Written By: Devin Golden

Asbestos Exposure for Tile Workers

Asbestos exposure was possible for tile workers due to the use of asbestos in floor or ceiling tiles. These tile workers, also called tile setters, would cut and place floor or ceiling tiles in construction jobs for homes, office buildings, hospitals, schools and more. People who worked in manufacturing plants to create floor and ceiling tiles could also be exposed to asbestos.

Retired LCDR Carl Jewett

Reviewed By

Retired LCDR Carl Jewett

VA-Accredited Claims Agent

Retired LCDR Carl Jewett

Reviewed By

Retired LCDR Carl Jewett

VA-Accredited Claims Agent


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Important Facts About Asbestos Exposure in Tile Workers

  • Asbestos exposure was common for both floor tile workers and ceiling tile workers. Tile setters and other tile workers could be exposed from installing, repairing, or removing tiles in a home, office, school, hospital or other building.
  • Vinyl floor tiles were manufactured with asbestos while other floor tiles had asbestos as a backing or adhesive.
  • Asbestos in tiles is dangerous when the tiles are disturbed. This can be from drilling, sawing, buffing or waxing, or from water or heat damage. Natural disasters, such as hurricanes and tornadoes, can also impact tiles and disturb asbestos.
  • Asbestos exposure can cause lung cancer, asbestosis (a deadly lung scarring disease), and a rare cancer called mesothelioma.

What is the Job Description for Tile Workers?

Tile workers, also called tile setters or tile installers, sand, drill, cut, scrape, remove, and place tiles for floors or ceilings. According to the U.S. Bureau of Labor Statistics, there were an estimated 115,000 floor tile jobs as of 2011.

The presence of asbestos in floor and ceiling tiles means tile setters and other tile workers were at risk of occupational asbestos exposure.

How Was Asbestos Part of the Tile Industry?

Asbestos was part of the tile industry as a heat-resistant and durable addition to floor and ceiling tiles. Asbestos could be part of the manufacturing process in creating tiles or an adhesive underneath floor tiles to provide additional durability.

Prior to the 1980s, asbestos was a popular part of construction projects due to its durable and fire-resistant properties. Many homes, offices, schools and other buildings during the 20th century were built with this mineral.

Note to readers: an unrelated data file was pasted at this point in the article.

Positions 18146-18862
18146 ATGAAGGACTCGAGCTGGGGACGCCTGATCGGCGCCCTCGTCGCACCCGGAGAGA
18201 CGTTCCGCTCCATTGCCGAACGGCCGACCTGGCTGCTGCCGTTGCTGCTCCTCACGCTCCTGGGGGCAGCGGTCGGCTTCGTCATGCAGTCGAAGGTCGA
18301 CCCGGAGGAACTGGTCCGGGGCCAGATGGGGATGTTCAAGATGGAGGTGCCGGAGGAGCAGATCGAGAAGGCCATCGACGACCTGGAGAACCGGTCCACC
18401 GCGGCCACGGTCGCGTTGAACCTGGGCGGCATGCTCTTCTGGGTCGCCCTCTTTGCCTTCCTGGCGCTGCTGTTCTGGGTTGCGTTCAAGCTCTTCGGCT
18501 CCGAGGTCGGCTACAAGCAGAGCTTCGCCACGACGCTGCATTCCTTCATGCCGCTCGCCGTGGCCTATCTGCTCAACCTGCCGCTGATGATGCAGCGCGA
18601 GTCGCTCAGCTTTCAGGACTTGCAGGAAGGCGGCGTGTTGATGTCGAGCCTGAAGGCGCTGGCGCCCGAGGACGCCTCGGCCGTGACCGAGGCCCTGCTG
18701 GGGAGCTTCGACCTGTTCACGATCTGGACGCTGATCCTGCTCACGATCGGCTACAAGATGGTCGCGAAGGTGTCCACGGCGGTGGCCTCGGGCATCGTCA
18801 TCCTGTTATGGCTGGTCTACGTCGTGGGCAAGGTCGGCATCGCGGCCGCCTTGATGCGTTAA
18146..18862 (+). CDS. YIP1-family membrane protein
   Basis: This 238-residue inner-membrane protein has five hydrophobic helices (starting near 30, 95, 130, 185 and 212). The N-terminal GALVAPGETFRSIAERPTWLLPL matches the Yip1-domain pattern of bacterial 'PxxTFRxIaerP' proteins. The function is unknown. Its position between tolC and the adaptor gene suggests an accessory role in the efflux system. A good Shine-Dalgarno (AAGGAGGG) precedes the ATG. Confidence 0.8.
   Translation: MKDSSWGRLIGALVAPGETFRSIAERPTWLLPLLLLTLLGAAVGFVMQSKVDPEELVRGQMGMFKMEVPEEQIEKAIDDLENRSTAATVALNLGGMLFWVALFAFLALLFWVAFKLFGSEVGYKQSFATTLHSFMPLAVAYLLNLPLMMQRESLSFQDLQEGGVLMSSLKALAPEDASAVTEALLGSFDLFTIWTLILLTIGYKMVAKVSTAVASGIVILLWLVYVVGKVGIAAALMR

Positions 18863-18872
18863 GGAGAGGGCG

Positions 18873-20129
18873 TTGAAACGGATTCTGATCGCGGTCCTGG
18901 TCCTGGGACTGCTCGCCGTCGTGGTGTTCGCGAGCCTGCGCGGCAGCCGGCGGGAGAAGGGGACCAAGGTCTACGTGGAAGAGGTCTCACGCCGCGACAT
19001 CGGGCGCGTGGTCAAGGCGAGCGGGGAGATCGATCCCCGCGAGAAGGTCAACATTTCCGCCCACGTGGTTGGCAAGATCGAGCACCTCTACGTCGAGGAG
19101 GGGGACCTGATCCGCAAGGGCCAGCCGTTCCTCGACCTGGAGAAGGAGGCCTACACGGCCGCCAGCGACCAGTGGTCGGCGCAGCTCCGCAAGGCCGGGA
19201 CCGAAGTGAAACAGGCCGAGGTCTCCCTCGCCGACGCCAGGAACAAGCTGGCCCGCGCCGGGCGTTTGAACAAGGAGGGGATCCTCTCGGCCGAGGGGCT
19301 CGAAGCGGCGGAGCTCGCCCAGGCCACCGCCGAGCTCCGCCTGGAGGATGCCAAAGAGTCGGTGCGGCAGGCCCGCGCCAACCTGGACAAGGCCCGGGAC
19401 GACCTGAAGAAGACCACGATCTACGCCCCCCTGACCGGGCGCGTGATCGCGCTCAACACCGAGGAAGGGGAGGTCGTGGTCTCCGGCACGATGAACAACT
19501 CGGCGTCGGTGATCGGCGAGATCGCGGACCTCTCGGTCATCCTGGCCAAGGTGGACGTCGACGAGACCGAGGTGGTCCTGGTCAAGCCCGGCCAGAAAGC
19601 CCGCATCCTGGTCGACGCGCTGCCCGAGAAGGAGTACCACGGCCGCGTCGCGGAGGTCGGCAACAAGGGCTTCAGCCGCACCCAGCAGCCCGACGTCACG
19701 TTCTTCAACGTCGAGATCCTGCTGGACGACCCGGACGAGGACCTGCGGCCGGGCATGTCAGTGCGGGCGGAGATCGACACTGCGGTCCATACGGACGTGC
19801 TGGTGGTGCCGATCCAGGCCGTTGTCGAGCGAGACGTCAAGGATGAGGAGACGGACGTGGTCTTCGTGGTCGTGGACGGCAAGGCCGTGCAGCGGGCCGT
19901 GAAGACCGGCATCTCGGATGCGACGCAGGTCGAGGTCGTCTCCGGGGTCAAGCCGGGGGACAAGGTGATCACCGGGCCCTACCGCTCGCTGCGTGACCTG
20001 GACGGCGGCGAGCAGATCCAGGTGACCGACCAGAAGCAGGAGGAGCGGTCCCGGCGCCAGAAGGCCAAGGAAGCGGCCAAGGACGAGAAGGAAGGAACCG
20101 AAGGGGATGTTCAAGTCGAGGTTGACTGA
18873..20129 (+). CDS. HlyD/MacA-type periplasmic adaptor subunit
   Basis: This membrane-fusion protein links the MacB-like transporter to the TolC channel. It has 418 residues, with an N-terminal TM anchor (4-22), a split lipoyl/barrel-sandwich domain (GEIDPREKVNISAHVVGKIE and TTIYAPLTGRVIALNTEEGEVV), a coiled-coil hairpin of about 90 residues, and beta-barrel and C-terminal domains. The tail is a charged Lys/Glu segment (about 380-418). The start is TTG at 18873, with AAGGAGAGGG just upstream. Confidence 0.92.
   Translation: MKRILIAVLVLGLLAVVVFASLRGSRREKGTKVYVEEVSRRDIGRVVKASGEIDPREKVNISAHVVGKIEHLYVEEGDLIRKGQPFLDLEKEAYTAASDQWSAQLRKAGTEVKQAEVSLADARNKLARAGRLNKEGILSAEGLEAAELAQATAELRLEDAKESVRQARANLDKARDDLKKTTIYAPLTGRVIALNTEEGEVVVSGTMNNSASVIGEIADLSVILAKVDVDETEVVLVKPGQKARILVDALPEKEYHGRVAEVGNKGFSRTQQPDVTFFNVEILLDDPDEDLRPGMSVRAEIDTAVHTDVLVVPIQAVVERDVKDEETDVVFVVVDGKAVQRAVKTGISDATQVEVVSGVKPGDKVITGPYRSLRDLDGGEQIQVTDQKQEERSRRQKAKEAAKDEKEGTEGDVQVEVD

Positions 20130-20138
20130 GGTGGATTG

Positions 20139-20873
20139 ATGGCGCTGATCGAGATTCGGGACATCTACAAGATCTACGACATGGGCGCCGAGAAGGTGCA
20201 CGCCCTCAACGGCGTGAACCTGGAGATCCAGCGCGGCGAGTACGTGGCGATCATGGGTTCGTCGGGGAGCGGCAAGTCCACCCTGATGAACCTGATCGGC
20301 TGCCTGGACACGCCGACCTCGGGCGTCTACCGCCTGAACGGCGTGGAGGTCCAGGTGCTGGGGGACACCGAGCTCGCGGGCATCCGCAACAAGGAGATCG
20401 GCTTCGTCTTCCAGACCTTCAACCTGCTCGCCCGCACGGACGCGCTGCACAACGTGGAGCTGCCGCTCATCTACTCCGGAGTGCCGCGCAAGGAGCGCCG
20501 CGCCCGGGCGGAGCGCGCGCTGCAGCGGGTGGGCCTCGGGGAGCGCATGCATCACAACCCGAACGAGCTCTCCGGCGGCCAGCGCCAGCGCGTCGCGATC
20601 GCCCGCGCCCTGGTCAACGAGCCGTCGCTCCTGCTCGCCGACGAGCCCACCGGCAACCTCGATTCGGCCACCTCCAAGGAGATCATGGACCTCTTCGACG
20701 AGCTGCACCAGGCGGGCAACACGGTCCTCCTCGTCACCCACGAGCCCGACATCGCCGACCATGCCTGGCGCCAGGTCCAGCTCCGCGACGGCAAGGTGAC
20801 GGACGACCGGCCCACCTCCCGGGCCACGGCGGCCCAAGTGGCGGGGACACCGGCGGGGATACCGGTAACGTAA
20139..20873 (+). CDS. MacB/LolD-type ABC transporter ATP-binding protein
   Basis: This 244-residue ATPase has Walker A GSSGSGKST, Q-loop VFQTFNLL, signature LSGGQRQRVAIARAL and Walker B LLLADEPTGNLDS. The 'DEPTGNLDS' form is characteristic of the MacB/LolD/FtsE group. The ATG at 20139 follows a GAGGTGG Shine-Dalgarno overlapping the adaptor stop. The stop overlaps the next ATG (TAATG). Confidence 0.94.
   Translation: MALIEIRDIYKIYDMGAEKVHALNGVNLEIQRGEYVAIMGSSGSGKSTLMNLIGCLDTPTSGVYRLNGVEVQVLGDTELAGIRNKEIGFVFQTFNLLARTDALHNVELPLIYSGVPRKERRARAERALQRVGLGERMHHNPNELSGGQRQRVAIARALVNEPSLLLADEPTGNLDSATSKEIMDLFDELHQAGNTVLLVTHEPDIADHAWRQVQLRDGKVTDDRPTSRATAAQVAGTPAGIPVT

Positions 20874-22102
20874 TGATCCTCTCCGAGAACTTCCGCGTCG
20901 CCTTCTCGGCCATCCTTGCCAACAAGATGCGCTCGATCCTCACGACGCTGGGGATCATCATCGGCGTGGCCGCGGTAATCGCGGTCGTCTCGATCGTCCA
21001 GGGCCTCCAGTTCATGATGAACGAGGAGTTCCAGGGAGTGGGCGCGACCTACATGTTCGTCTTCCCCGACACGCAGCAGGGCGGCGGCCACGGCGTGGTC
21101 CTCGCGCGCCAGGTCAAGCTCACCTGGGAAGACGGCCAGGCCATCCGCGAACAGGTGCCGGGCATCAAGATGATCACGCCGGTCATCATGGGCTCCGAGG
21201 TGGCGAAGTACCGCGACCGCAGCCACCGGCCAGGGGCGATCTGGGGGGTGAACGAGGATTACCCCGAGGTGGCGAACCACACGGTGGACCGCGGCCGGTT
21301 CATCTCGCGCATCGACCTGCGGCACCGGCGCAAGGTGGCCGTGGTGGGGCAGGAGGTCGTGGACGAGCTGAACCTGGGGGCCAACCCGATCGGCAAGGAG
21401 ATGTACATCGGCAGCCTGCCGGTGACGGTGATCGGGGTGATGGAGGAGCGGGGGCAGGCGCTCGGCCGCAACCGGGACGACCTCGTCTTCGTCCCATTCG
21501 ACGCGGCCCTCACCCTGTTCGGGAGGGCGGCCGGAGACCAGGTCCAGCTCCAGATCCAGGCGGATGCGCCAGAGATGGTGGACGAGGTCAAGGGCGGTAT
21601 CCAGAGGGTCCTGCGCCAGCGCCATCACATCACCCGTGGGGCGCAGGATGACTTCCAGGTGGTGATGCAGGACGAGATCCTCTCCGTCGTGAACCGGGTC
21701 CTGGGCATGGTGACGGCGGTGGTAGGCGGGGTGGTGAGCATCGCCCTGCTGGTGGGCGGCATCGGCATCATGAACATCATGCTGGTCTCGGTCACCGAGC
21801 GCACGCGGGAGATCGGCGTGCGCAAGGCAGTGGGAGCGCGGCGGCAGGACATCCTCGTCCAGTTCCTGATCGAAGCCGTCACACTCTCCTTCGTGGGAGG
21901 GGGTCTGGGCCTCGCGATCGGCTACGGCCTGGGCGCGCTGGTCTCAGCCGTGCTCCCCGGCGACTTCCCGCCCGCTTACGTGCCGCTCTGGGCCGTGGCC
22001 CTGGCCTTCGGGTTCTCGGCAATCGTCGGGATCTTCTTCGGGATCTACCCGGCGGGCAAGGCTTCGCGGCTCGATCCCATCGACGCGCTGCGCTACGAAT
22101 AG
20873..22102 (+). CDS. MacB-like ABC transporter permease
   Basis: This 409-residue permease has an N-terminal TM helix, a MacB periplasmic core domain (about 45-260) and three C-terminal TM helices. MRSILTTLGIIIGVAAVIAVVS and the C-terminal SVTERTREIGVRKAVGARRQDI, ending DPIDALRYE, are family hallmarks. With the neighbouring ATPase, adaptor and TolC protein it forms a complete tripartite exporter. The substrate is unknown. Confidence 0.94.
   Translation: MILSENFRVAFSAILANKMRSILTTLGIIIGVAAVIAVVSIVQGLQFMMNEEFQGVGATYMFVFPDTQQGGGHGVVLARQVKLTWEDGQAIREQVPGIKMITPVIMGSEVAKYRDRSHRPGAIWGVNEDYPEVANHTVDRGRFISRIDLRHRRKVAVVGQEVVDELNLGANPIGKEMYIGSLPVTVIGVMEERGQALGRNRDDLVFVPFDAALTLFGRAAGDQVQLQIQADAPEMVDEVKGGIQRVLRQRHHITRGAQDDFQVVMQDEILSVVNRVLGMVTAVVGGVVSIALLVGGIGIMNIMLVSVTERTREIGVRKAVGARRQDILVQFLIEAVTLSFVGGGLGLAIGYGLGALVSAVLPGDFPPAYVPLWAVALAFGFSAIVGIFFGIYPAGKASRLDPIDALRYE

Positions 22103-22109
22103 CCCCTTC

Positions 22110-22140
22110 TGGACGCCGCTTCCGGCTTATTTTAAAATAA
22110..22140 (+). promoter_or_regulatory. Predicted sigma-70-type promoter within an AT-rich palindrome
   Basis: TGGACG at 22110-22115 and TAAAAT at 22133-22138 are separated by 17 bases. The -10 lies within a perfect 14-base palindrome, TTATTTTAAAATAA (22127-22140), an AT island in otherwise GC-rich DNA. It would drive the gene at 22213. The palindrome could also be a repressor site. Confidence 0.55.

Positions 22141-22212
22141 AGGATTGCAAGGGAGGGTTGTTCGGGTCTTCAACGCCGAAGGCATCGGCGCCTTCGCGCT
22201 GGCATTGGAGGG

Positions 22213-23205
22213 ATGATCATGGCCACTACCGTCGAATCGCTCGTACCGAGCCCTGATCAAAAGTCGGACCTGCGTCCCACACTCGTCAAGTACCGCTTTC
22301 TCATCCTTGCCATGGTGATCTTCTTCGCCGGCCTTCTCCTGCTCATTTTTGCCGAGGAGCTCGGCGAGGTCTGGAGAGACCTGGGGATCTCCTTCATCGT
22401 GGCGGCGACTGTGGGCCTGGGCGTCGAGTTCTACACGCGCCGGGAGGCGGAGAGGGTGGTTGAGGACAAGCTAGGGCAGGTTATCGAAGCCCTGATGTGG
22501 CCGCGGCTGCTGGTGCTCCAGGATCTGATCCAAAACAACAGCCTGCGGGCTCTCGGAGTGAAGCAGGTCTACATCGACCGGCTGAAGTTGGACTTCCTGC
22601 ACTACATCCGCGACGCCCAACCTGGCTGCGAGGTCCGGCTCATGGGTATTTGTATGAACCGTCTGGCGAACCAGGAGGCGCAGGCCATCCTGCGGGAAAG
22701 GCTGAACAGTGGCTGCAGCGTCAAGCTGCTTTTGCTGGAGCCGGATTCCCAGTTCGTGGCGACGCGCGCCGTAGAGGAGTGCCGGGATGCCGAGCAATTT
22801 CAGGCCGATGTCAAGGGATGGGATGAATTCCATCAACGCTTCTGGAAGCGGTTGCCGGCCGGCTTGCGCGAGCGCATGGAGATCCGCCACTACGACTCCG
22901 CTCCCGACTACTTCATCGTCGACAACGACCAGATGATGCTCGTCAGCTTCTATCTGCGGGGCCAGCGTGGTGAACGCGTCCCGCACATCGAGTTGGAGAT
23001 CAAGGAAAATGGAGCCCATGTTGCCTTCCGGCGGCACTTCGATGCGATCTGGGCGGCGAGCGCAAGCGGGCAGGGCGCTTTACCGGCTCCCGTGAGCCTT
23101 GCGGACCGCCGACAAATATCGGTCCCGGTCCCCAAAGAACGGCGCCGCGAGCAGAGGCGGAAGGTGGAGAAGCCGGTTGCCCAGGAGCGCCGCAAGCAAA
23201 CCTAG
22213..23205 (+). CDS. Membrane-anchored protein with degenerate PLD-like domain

Increased awareness of the dangers of asbestos led manufacturers to phase out use of the substance. The Environmental Protection Agency then banned ongoing uses of chrysotile asbestos – the most common type of asbestos – in March 2024, further distancing U.S. industries from the mineral. However, any buildings constructed prior to the 1980s were likely to be built with asbestos in tiles.

Some of the asbestos-containing materials for tiles were:

  • Ceiling tiles
  • Floor tiles
  • Sheet linoleum
  • Mastic
  • Glue
  • Grout and caulk
  • Patching compounds
  • Soundproofing materials
  • Decorative materials
  • Textured paint
  • Backing
  • Adhesives (to hold tiles in place)

Notable manufacturers of floor and ceiling tiles that also incorporated  asbestos in the products were:

  • Johns Manville
  • Conwed
  • Armstrong World Industries
  • Congoleum
  • Amtico
  • GAF Corp.
  • Flintkote
  • Kentile
  • Mannington Mills
  • Owens-Corning Fiberglas

Asbestos in Flooring

Asbestos is durable and can resist heat, including fire damage. These qualities made asbestos a popular addition to many building construction elements, including flooring. Asbestos was used in high concentrations to manufacture floor tiles from the early 20th century to the early 1980s. According to the website RPF Environmental, these floor tiles were used in kitchens, hallways, entryways and bathrooms in homes built prior to the 1980s.

According to the Occupational Safety and Health Administration, “Flooring materials installed prior to 1980 should be presumed to contain asbestos and should be treated as such” unless testing has proven otherwise.

Asbestos-containing materials in flooring include:

  • Floor tiles
  • Backing
  • Adhesives or glues (to hold tiles in place)
  • Cover bases
  • Mastics

Asbestos flooring was mostly in the form of vinyl floor tiles. The toxic substance was mixed into vinyl floor tiles for improved insulation, durability and fire resistance. Asbestos vinyl floor tiles came in various sizes, including:

  • 9 by 9 inches
  • 12 by 12 inches
  • 18 by 18 inches

Other types of flooring that contained asbestos were linoleum and vinyl sheet flooring. Asbestos usually wasn’t part of the tile sheet but was added to the backing for improved durability.